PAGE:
Buffet Froid (France, 1979):

An abstract Gallic jest, like M. Hulot's stiff-legged stroll through modernist architecture, only here it's murder chatted about amiably over wine, photographed by a coolly dollying camera. Gerard Depardieu is first seen underground, though in Bertrand Blier's jaundiced netherworld even the depths have turned sterile -- gleaming surfaces, a subway platform empty but for the bemused Depardieu and Michel Serrault, a passenger growing uneasy. "People don't talk anymore," Depardieu declares, then pulls out a stiletto knife and announces their friendship; the weapon disappears, only to moments later materialize inexplicably in Serrault's belly. The protagonist ambles home, tries to explain the mystery to his wife, who impatiently throws the bloody switchblade into the dishwasher. Bernard Blier is his new neighbor, a police inspector hero toeing a breakdown, scaredy-cat serial killer Jean Carmet joins them for dinner, having just offed Depardieu's missus. And so forth into Ionesco-Beckett territory. The film is both the fullest expression of Blier's social disgust, and his flippest work: death and rape fill the cavernous buildings, though all human response has been leeched off visceral spontaneity by the director's deadpan elegance. Geneviève Page dons mourning black when the trio comes to visit her and Carole Bouquet later Rolls-Royces through, though Blier's world is far closer to A Clockwork Orange than to Buñuel -- the inspector's torture by string quintet clinches the connection (throwing in a Françoise Sagan dig in the process), Kubrick himself would later borrow the elevator gag for The Shining. Strangling a woman to Carmet is "like hearing a bird making a little sound," but when the stooges ditch urban skyscrapers for open-air country, the bucolic idyll only brings out grumbling and paranoia, and one by one they drop like flies. One character puts a hit contract on himself, and screams for help when the startled killers can't do the job; Blier's own cri de couer is scabrous vaudeville, pungent in its callousness yet illuminating nothing so much as the old technique of the comedy of violence in long shot. With Jean Benguigui, Denise Gence, Marco Perrin, Jean Rougerie, and Bernard Crombey.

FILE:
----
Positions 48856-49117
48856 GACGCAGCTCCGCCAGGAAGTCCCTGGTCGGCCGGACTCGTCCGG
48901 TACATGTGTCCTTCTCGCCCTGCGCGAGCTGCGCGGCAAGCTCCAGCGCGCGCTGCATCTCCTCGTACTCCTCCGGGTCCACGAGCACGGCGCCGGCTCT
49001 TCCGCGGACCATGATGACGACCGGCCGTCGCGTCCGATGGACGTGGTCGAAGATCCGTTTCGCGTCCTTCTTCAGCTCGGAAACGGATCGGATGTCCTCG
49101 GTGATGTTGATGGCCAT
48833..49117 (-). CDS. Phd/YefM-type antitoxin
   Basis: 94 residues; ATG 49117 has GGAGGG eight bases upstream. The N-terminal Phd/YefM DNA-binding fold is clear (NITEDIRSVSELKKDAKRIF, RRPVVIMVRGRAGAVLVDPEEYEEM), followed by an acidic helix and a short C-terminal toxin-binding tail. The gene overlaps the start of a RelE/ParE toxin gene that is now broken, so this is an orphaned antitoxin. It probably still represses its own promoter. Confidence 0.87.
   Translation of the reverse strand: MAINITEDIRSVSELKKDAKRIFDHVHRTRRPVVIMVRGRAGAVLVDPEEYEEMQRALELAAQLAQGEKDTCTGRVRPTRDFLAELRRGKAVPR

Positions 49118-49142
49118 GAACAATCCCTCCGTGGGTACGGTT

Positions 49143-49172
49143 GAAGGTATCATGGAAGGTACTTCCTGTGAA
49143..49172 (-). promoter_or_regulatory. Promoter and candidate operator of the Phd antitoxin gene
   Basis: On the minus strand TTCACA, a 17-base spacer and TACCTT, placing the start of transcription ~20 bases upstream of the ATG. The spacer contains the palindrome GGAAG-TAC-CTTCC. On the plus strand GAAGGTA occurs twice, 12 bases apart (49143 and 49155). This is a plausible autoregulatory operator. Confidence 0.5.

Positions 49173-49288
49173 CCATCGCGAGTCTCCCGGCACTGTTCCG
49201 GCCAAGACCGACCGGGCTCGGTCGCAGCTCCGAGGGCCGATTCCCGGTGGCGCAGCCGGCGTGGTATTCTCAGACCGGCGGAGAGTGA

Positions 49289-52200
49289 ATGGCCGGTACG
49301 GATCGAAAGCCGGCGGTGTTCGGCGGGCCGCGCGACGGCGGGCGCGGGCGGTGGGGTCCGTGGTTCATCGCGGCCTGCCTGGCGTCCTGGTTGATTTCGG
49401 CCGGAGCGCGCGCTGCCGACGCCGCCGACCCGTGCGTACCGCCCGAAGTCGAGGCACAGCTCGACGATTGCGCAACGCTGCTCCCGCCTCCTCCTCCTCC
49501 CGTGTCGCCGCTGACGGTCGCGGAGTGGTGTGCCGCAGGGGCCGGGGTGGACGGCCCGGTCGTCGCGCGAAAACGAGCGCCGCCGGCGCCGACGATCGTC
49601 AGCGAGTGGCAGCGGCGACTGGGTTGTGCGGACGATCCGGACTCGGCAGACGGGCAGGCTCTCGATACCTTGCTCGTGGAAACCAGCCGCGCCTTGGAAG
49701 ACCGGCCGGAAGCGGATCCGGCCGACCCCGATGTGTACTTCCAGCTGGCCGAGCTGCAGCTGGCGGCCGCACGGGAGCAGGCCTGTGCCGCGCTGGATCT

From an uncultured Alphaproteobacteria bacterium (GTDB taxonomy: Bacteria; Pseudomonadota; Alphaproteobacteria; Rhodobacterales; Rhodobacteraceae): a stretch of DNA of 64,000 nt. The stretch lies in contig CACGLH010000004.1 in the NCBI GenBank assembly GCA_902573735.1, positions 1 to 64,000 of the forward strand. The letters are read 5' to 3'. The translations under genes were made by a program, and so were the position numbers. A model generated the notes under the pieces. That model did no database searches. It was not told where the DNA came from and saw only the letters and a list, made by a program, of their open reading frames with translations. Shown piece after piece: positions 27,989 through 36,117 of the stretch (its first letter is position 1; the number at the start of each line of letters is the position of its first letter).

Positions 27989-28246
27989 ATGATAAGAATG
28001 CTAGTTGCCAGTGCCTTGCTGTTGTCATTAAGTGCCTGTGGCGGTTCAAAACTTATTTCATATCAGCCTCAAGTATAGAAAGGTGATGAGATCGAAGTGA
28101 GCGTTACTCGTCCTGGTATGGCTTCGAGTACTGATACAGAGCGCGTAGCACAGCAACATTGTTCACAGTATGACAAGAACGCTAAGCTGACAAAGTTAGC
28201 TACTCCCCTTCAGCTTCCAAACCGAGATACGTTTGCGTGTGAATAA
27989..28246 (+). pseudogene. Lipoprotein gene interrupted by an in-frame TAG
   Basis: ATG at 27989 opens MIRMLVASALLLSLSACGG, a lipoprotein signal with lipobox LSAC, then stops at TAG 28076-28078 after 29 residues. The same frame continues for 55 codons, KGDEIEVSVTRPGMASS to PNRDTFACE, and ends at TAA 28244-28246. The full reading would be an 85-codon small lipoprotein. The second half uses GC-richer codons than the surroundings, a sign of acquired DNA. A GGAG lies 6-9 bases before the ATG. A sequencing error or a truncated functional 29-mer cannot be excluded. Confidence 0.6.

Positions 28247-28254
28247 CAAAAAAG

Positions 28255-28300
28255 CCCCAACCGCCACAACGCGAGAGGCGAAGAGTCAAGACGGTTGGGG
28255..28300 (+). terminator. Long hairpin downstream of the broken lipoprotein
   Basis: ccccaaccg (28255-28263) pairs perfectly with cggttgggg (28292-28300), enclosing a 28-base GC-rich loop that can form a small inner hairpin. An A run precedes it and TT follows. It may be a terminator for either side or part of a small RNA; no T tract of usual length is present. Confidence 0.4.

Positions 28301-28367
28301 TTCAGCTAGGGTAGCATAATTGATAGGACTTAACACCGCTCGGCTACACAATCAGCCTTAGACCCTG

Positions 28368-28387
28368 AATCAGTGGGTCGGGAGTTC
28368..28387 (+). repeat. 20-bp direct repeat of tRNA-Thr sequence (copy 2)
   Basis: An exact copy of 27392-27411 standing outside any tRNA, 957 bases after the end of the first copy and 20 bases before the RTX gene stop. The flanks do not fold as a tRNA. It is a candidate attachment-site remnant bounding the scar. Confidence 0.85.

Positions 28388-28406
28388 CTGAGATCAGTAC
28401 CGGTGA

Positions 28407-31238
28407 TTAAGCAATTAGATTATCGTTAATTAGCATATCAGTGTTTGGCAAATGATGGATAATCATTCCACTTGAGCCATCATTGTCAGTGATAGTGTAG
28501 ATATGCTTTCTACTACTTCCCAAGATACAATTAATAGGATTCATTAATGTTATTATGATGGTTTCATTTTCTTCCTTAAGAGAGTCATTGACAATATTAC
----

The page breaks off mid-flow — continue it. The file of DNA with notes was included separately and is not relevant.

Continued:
--- Fernando F. Croce

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